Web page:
Advent Devotional: Birth Stories

One of the traditions in our family when I was young is that on our birthdays my mother or father would tell each of us the story of how we were born. I was born, for instance, during Christmas week and was in such a rush to be born that I couldn’t wait for the doctor to get to the hospital. Each of the six children in my family have a very different birth story. In hearing our parents tell us how we came into the world and how excited they were to meet us gave us a special bond with our parents that, in a large family, made each of us feel especially loved. With my own children I have tried over the years to continue that same tradition. However, two of my children are adopted, so I don’t know their birth stories. I do know, however, the story of how they came to be my boys. I tell them about how excited I was to have them become my own children and how God had prepared us to be there family before they ever came to live with us.  So, when I read of Jesus’ birth story in the Gospels, I wonder how it impacted his relationship with Mary and Joseph.

Luke tells Jesus’ birth story from Mary’s perspective. Most likely he interviewed her and heard the narrative from her first hand while she was living with the apostle John in Ephesus. There are hints of this in the way Luke tells the story when he uses phrases like “and Mary treasured these things in her heart.” However, Matthew tells the story from Joseph’s perspective. From Joseph’s view, this story is a testament to faith and trust. I imagine that when Jesus heard his birth story from his mother’s perspective, he felt special because God had chosen her to be his mother. But when he heard Joseph’s side of the story, I imagine he felt a special bond because Joseph chose, through faith, to be his adopted father.

One of my favorite sections of Matthew 1:18-25 is rendered by the ESV, “And her husband Joseph, being a just man and unwilling to put her to shame, resolved to divorce her quietly.” Joseph had already decided what he was going to do. In his mind, it was obvious that Mary had been unfaithful, but he still loved her too much to shame her publicly. But God stepped in and told His side of the story. Once Joseph heard what was really going on, he had a choice to make. He could have thought about all the shame and gossip that would come from his neighbor’s who knew about Mary’s condition. He could have focused on the fact that the child to be born would most likely look and act nothing like him. Instead he chose to focus on the fact that he would be honored to raise this child who was literally a gift from God.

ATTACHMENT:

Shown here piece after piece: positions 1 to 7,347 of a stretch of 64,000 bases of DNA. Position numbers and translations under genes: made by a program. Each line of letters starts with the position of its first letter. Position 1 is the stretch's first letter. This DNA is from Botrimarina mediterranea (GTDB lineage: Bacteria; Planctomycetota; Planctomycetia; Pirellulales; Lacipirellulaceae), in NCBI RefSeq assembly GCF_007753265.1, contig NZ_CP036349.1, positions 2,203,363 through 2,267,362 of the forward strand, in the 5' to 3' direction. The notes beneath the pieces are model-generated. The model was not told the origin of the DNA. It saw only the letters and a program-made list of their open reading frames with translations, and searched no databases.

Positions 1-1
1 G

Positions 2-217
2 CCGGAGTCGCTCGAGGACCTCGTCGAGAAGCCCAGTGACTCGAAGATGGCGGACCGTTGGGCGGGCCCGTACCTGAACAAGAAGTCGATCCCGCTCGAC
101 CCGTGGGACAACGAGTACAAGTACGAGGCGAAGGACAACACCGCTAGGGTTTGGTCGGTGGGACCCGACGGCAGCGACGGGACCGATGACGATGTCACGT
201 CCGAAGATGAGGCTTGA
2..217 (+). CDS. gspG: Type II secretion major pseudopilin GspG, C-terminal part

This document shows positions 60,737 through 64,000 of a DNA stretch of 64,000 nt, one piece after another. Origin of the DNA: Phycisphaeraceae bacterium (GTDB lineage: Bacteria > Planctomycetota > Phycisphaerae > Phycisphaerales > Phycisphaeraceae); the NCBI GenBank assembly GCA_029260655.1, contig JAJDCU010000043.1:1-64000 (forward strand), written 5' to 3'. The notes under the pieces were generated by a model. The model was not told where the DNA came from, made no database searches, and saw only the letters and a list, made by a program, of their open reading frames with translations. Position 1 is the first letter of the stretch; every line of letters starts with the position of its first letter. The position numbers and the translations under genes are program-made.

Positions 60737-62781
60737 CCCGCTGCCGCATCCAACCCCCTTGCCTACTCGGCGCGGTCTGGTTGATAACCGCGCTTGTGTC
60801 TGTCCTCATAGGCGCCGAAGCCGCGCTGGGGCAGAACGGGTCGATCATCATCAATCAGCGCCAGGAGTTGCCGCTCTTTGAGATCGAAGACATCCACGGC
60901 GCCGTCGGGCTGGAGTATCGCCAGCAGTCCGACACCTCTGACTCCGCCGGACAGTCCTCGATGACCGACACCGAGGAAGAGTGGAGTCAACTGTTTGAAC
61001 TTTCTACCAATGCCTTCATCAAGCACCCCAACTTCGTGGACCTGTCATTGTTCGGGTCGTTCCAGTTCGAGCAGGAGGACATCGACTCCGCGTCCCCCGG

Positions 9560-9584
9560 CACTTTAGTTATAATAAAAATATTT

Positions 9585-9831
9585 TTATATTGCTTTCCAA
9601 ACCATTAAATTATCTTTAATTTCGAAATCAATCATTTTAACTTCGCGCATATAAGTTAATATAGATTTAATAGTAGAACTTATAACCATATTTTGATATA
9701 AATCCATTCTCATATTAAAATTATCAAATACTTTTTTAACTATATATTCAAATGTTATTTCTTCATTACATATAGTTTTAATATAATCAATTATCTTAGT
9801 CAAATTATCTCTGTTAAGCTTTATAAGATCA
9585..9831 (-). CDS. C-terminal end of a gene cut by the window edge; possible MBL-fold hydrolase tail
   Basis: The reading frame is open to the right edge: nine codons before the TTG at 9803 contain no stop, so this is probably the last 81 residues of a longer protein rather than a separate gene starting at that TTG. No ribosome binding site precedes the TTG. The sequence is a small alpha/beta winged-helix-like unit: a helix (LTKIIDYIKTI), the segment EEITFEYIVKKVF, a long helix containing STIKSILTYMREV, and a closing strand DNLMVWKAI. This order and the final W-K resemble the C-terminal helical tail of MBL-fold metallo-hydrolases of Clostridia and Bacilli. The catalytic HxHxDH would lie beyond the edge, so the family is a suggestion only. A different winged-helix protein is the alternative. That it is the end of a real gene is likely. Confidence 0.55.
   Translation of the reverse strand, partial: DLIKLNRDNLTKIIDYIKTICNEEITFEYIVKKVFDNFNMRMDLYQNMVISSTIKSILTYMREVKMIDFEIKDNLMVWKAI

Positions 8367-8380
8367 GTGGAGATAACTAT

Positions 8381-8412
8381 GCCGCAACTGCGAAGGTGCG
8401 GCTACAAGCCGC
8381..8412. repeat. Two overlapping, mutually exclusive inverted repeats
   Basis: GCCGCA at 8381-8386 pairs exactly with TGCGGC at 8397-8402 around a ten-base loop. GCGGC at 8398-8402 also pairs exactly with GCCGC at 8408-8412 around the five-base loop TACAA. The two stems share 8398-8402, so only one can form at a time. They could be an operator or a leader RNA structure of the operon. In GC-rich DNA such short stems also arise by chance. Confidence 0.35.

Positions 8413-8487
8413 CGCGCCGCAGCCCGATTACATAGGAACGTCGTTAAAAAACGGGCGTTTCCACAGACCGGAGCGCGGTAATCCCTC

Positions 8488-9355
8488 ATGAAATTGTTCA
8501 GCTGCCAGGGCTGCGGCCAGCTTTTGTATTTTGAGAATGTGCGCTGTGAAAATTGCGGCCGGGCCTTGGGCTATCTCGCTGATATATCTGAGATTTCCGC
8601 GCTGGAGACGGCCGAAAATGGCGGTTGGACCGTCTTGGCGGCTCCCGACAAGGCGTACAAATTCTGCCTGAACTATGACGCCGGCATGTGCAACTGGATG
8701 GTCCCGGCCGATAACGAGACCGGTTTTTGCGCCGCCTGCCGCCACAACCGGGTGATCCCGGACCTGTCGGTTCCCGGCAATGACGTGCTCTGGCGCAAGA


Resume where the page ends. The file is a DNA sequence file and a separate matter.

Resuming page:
I imagine that Joseph’s version of the birth story might have bothered a lot of people who would hear it at family dinners or wedding parties. But I think that when Jesus heard it, he felt special. When Mary told the story she said, “God honored me by choosing me to be the mother of His anointed one.” When Joseph told the story he said, “God gave me a choice, and I chose whole heartedly to call you my son.” As I have learned over the last few years, that is the beauty of adoption. There is a special feeling that comes with it. With my natural born children, God chose me to be their parents. I didn’t have much say in it. But with my adopted children, I saw them, I knew them, I knew their backgrounds and their sometimes unsavory or shameful stories, but I still chose to be their father; I chose to call them my own.

How much more meaningful, in light of Joseph’s side of the story, are the verses in the New Testament that refer to our adoption as God’s children! Ephesians 1:3-6 (ESV), for example, says, “Blessed be the God and Father of our Lord Jesus Christ, who has blessed us in Christ with every spiritual blessing in the heavenly places, even as he chose us in him before the foundation of the world, that we should be holy and blameless before him. In love he predestined us for adoption to himself as sons through Jesus Christ, according to the purpose of his will, to the praise of his glorious grace, with which he has bless us in the Beloved.” Like Joseph and Jesus, we have a special bond with God our father, who chose to take us as His own, even if our past story was shameful or embarrassing. God looked at us and said, like I did with my own adopted children and like Joseph did with Jesus, “If you will take me as your Father, I will proudly take you as my child.” That is part of the good news of Christmas that we don’t often hear about because Mary’s story is more exciting and looks better in a paining or on a Christmas card. But Joseph, as a normal man who struggled with his faith, gives us another side of the story to bless us with the opportunity to choose to trust God’s plan and to become his children.

Today, ponder the ways that your birth or adoption stories have affected your view of yourself and your parents. Meditate on the love that God has for you. Think about how he wants you to be His! He looks beyond anything you’ve done or anything you’ve been and says, “I choose to be your Father – will you choose to be my child?”

You are loved!

David